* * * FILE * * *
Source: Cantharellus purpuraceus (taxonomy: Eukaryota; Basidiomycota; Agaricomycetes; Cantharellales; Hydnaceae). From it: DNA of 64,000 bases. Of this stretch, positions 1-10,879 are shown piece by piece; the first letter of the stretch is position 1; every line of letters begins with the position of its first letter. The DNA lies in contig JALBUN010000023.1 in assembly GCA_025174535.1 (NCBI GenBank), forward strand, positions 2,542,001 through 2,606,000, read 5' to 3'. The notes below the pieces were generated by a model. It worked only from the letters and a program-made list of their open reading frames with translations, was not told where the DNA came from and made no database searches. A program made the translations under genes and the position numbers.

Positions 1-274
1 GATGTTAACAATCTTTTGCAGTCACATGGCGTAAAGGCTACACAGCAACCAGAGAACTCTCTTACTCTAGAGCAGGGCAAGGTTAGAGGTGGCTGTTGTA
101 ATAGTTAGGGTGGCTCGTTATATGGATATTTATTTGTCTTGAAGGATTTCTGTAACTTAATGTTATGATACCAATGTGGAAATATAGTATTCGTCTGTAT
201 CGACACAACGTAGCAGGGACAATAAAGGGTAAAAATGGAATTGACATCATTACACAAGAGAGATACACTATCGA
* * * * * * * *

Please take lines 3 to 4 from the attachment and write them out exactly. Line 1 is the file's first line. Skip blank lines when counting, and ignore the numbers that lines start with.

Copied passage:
1 GATGTTAACAATCTTTTGCAGTCACATGGCGTAAAGGCTACACAGCAACCAGAGAACTCTCTTACTCTAGAGCAGGGCAAGGTTAGAGGTGGCTGTTGTA
101 ATAGTTAGGGTGGCTCGTTATATGGATATTTATTTGTCTTGAAGGATTTCTGTAACTTAATGTTATGATACCAATGTGGAAATATAGTATTCGTCTGTAT